The men are condescending to the women and obviously consider their only worthwhile talents to be household skills. These two women, Mrs. Peters and Mrs. Hale, are the jury of her peers referred to in the title. Because they are similar in mindset to Mrs. Wright, they are able to sympathize with what she has been going through and piece together various bits of evidence about what probably happened.

The evidence that Mrs. Peters and Mrs. Hale come up with has to do with motivation. In other words, it concerns why Mrs. Wright would kill her husband. First of all, Mrs. Hale remarks upon the loneliness of the place and the fact that Mr. Wright was not a friendly man and was hard to get along with. He was also tight-fisted with money, and as a result, Mrs. Wright's clothes are old and shabby. The women find half-finished work that suggests Mrs. Wright was going through emotional distress. These details are not necessarily evidence, but they give an indication of Mrs. Wright's state of mind and what she had to go through on a daily basis. Mrs. Hales fixes some stitching on a quilt because she realizes that it is another indication of Mrs. Wright's stress.

The real pieces of evidence that the two women find are the broken bird cage and the dead bird. They perceive that the bird was the only spot of joy that Mrs. Wright had in her destitution and loneliness, and Mr. Wright killed it. Mrs. Wright must have felt so much anguish at this cruel deed that she in turn killed her husband. The two women hide the evidence of the dead bird, knowing that it could be used against Mrs. Wright.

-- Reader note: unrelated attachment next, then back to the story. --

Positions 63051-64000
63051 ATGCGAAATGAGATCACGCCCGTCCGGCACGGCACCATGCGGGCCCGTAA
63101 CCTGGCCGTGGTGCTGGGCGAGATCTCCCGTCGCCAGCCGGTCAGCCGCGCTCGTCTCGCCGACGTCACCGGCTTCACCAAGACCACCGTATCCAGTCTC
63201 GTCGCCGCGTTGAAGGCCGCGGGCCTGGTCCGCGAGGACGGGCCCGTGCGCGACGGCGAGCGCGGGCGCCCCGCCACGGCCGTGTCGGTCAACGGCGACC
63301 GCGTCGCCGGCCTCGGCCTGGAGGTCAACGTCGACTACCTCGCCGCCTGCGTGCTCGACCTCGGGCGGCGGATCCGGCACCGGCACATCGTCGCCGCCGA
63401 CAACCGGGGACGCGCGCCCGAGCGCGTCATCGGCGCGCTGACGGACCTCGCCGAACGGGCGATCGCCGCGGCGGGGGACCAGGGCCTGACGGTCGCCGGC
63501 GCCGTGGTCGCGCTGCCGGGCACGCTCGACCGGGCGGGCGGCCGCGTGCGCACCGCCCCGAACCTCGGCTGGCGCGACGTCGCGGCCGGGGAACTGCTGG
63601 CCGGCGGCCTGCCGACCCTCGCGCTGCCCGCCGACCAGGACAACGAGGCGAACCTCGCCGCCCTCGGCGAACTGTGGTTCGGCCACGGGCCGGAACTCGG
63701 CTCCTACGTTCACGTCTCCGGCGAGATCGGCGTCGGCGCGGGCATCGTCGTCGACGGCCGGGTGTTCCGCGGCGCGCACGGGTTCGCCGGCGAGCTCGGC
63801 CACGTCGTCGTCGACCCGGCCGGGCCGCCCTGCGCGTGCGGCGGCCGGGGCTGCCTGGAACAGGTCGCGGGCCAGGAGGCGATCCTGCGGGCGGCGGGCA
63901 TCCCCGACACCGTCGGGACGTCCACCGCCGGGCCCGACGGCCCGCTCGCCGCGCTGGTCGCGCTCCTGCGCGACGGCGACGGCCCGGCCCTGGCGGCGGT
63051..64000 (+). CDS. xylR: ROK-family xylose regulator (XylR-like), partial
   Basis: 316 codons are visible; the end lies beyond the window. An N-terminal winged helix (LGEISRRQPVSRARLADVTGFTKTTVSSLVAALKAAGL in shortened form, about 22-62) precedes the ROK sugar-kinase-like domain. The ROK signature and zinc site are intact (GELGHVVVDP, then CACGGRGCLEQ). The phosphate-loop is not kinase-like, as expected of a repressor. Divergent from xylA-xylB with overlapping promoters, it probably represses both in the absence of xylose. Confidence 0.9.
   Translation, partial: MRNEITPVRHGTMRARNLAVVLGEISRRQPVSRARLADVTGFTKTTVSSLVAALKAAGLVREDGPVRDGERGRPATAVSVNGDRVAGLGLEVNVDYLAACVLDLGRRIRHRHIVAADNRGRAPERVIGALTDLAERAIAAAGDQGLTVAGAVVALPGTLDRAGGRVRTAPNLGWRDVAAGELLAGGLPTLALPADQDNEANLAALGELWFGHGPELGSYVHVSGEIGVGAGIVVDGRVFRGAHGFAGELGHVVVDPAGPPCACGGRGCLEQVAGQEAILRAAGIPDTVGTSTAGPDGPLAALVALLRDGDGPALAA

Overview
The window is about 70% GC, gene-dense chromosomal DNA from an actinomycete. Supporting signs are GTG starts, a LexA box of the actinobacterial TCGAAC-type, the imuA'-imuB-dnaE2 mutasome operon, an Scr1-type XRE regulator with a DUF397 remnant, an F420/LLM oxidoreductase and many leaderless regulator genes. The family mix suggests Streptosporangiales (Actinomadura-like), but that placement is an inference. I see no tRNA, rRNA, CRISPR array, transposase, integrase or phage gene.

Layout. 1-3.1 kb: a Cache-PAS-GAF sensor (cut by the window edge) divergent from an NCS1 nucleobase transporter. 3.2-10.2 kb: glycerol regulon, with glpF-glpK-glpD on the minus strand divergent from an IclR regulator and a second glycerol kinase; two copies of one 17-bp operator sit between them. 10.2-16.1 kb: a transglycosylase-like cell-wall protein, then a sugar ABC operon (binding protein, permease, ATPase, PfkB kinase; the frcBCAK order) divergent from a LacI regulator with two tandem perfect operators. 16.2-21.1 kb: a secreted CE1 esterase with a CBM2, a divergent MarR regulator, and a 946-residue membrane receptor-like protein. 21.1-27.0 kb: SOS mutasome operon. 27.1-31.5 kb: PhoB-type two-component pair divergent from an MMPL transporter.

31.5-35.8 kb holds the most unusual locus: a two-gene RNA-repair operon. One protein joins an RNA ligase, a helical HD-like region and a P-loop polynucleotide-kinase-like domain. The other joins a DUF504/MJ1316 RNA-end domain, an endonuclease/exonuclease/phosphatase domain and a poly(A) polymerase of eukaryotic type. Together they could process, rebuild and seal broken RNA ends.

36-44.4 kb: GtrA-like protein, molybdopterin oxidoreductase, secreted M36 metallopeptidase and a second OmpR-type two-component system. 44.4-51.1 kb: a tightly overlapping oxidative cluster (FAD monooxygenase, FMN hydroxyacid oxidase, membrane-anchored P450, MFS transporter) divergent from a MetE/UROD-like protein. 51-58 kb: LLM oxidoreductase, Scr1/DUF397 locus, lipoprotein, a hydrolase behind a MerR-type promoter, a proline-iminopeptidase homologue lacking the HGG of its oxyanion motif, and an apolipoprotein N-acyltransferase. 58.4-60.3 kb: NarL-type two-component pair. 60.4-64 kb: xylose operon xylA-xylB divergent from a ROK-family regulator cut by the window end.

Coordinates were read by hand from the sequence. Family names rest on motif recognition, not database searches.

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Minnie (Foster) Wright is suspected of killing her husband, John, but she hasn't been arrested yet. This is why the men and their wives are at the Wright home, to collect evidence. The story reflects the roles of women and the attitudes of men toward women in the early twentieth century. The "jury" in the story is the two women who find enough evidence to get Minnie convicted, and her "peers" are the two women who feel a sisterhood with Minnie as women.

The women find enough evidence to convict Minnie, but they don't give it to their husbands.  They notice how Minnie changed from who she was before marriage to who she had become after marriage--a lonely woman who never got new clothes or got to go out and be with people. She had no friends. They remember she had a beautiful voice, see the bird cage, and conclude Minnie's only "friend" was a canary. The two women find the dead bird in Minnie's sewing things and figure John, her husband, must have killed the canary because he was a cruel, abusive man. Since the canary was Minnie's only friend, she had snapped and killed John for all of the years he had abused her and kept her isolated.

The men find no incrimnating evidence against Minnie and don't even consider that the two women would ever find anything since they're women. They don't share their findings with the men because their feelings of sisterhood are stronger than their loyalty to their husbands.